Snowpark pandas API

The Snowpark pandas API lets you run your pandas code directly on your data in Snowflake. Just by changing the import statement and a few lines of code, you can get the same pandas-native experience you know and love with the scalability and security benefits of Snowflake. With this API, you can work with much larger datasets so you can avoid the time and expense of porting your pandas pipelines to other big data frameworks or using larger and more expensive machines. It runs workloads natively in Snowflake through transpilation to SQL, enabling it to take advantage of parallelization and the data governance and security benefits of Snowflake.

Use the Snowpark pandas API if you prioritize familiarity and ease of migration from pandas. Otherwise, use the Snowpark DataFrame API if you prefer a Spark-like workflow and are comfortable with PySpark conventions.

Benefits of using the Snowpark pandas API

  • Meeting Python developers where they are – This API offers a familiar interface to Python developers by providing a pandas-compatible layer that can run natively in Snowflake.

  • Scalable distributed pandas – This API bridges the convenience of pandas with the scalability of mature data infrastructure. pandas can now run at Snowflake speed and scale by leveraging pre-existing query optimization techniques within Snowflake. No code rewrites or complex tuning are required, so you can move from prototype to production seamlessly.

  • Security and governance – Data does not leave Snowflake’s secure platform. The Snowpark pandas API allows uniformity within data organizations on how data is accessed, and allows for easier auditing and governance.

  • No additional compute infrastructure to manage and tune – This feature leverages the Snowflake engine, and you do not need to set up or manage any additional compute infrastructure.

Getting started with Snowpark pandas

To install the Snowpark pandas API, you can use conda or pip to install the package. For more information, see Installation.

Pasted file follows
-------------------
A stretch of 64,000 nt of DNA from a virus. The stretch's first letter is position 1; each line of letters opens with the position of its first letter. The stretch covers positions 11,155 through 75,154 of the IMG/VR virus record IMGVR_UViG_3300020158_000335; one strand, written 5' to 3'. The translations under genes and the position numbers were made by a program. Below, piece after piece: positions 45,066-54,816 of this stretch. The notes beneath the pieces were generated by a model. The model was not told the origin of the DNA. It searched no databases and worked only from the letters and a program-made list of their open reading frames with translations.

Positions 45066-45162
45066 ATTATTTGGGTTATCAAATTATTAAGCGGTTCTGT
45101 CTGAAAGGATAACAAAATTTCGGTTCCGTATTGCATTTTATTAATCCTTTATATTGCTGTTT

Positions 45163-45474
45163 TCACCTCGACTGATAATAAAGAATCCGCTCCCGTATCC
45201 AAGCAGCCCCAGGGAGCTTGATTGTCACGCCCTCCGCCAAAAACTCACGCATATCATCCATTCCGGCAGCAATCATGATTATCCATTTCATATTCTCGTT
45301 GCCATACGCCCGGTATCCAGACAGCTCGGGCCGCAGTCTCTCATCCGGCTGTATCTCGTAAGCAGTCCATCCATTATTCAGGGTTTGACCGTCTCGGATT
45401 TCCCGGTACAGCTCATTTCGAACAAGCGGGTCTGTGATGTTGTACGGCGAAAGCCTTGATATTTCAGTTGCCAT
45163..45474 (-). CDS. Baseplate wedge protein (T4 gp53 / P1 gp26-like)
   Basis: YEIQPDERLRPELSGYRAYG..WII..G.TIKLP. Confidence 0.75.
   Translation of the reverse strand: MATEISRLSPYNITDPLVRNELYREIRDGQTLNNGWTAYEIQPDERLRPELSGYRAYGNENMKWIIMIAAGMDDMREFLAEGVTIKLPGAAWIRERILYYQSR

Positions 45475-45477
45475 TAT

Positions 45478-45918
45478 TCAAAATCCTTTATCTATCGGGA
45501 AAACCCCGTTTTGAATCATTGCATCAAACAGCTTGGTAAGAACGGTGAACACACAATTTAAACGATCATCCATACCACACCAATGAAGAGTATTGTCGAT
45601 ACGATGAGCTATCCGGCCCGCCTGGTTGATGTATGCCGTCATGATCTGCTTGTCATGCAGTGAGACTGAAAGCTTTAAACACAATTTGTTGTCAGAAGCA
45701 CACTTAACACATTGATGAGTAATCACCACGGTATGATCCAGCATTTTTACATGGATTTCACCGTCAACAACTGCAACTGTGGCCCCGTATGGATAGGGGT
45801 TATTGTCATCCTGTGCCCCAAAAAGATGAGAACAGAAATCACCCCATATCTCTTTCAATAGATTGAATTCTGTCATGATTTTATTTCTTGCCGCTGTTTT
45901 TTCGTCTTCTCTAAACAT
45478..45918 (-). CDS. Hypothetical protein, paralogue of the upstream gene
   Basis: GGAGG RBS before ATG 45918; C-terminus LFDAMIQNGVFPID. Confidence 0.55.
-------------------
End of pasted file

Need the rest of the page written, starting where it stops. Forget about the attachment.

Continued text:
$ pip install "snowflake-snowpark-python[modin]"
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Here is an example of how you can start using Snowpark pandas.

import modin.pandas as pd

# Import the Snowpark pandas plugin for modin.
import snowflake.snowpark.modin.plugin

# Create a Snowpark session with a default connection.
from snowflake.snowpark.session import Session
session = Session.builder.create()

# Create a Snowpark pandas DataFrame with sample data.
df = pd.DataFrame([[1, 'Big Bear', 8],[2, 'Big Bear', 10],[3, 'Big Bear', None],
                    [1, 'Tahoe', 3],[2, 'Tahoe', None],[3, 'Tahoe', 13],
                    [1, 'Whistler', None],['Friday', 'Whistler', 40],[3, 'Whistler', 25]],
                    columns=["DAY", "LOCATION", "SNOWFALL"])

# Inspect the dataframe
df
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      DAY  LOCATION  SNOWFALL
0       1  Big Bear       8.0
1       2  Big Bear      10.0
2       3  Big Bear       NaN
3       1     Tahoe       3.0
4       2     Tahoe       NaN
5       3     Tahoe      13.0
6       1  Whistler       NaN
7  Friday  Whistler      40.0
8       3  Whistler      25.0
# In-place point update to fix data error.
df.loc[df["DAY"]=="Friday","DAY"]=2

# Inspect the columns after update.
# Note how the data type is updated automatically after transformation.
df["DAY"]
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0    1
1    2
2    3
3    1
4    2
5    3
6    1
7    2
8    3
Name: DAY, dtype: int64
# Drop rows with null values.
df.dropna()
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  DAY  LOCATION  SNOWFALL
0   1  Big Bear       8.0
1   2  Big Bear      10.0
3   1     Tahoe       3.0
5   3     Tahoe      13.0
7   2  Whistler      40.0